Summary: Ash Wednesday: Christ’s name elicits jeers and rejection from those who don’t know Him. But for the poor in spirit, Christ is Savior, Son of the Living God.
Why the outcry? Why the outcry when the name or the work of Jesus is mentioned in public? The reaction to the mention of the name is like splashing ice water on people. We see it in our own lives as the name of Jesus offends – sometimes family members; sometimes friends or neighbors. We see it in the public square. Everyone from religious leaders to the media to the man on the street has expressed outrage and concern over the movie, “The Passion.”
This movie, depicting the last twelve hours of Jesus’ suffering and death on the Cross has raise howls of protest: “Why its too violent,” they say. “Its too graphic; it offends sensibilities.” And yet, Hollywood has specialized in churning out films that glorify sex and violence and greed. - And even movies that denigrate Christ and people of faith, with nary a protest to the contrary from the same groups that are offended at the story of Christ’s suffering and death for the sake of our forgiveness.
Why the outcry? Could it be that our society is much less populated by the ‘poor in spirit’ that Christ talks about in his Sermon on the Mount? Could it be that the blessedness of being one of the ‘poor in spirit,’ that will inherit the Kingdom of Heaven, has eluded the opinion makers and the movers and shakers?
One of the theologians of the Church suggested that to understand what Jesus was saying in the Beatitudes we that need to consider the opposite. If we do, the Beatitudes would read something like this:
“Blessed are.…the rich; the joyful; the assertive; those who hunger and thirst for influence and approval; the adamant and the inflexible; those who often feel strongly both ways and look at everything from both sides; those who thrive on conflict and tension; and those who know how to compromise and when to jump ship.” (Homiletic Help, St. Louis, MO: Concordia Publishing House 1998.)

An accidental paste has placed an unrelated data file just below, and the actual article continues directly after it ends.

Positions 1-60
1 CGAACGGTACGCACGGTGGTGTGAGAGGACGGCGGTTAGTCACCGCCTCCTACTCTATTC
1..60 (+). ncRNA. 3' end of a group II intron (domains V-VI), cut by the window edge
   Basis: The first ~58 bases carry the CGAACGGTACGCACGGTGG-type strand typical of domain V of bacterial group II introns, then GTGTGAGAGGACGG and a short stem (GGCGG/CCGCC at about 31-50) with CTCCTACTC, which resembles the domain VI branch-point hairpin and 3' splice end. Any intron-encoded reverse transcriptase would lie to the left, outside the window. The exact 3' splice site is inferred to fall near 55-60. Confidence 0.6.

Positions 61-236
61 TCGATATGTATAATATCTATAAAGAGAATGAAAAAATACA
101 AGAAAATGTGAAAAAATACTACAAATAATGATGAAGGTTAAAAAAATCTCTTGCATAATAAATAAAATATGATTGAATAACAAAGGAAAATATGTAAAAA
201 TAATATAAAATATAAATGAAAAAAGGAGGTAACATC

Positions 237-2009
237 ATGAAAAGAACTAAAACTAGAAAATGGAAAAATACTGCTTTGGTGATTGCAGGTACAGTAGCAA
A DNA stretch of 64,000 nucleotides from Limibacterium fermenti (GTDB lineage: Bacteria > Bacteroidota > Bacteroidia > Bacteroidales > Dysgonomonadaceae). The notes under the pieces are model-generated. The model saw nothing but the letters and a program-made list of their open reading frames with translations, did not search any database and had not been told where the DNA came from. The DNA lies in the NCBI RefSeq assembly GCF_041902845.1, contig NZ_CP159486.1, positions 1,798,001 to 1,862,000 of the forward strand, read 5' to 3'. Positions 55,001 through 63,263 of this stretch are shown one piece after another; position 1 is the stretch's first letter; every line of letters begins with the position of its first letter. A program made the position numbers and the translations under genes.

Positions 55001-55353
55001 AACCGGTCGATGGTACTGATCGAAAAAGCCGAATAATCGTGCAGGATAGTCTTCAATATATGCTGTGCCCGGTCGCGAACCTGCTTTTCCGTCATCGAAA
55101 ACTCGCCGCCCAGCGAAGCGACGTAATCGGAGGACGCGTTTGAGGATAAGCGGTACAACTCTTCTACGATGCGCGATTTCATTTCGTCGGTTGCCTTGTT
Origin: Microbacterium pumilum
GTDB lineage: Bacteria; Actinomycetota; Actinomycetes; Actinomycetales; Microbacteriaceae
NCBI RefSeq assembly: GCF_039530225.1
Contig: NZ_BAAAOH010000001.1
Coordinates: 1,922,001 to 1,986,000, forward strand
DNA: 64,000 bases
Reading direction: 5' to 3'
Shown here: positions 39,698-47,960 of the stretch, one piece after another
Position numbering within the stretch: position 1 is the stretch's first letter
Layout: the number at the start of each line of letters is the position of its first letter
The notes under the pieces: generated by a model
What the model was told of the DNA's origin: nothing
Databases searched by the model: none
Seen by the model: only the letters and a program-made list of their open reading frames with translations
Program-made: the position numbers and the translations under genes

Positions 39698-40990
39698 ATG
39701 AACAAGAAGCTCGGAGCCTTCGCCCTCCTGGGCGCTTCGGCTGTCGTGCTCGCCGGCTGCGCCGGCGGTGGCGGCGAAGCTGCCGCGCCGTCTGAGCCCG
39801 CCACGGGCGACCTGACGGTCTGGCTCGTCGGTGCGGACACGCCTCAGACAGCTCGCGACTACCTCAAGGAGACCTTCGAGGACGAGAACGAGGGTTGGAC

Hmm, sounds like me. Sounds like most of our society. How far must we search to find the ‘poor in spirit?’ I know that when I look in the mirror, the person I see looking back often behaves quite contrary to the notion of ‘poor in spirit.’ Truth be told, we like to be self sufficient. We prefer to hear it said that this person is a self made-man or this person has managed to achieve success on their own. We like to feel that we can manage life independently – that we owe no one a word of thanks for what we’ve achieved.
This is the attitude that permeates the children of this world. For them to accept without complaint the suffering of Jesus is to admit that it was because of their own iniquity – for their own sin. To accept the suffering of Jesus is to owe a debt of gratitude to God. And so rather than thankfulness, the Cross and all that it represents is reprehensible. It causes offense. It causes people to feel that they must rely on this pitiful man – who was beaten and flogged and killed – for their salvation. Pride forces us to look upon the gifts of God with disdain for to acknowledge them means to acknowledge our guilt. Clearly, beloved, Christ’s Beatitudes set a standard that contrasts with the way many live today.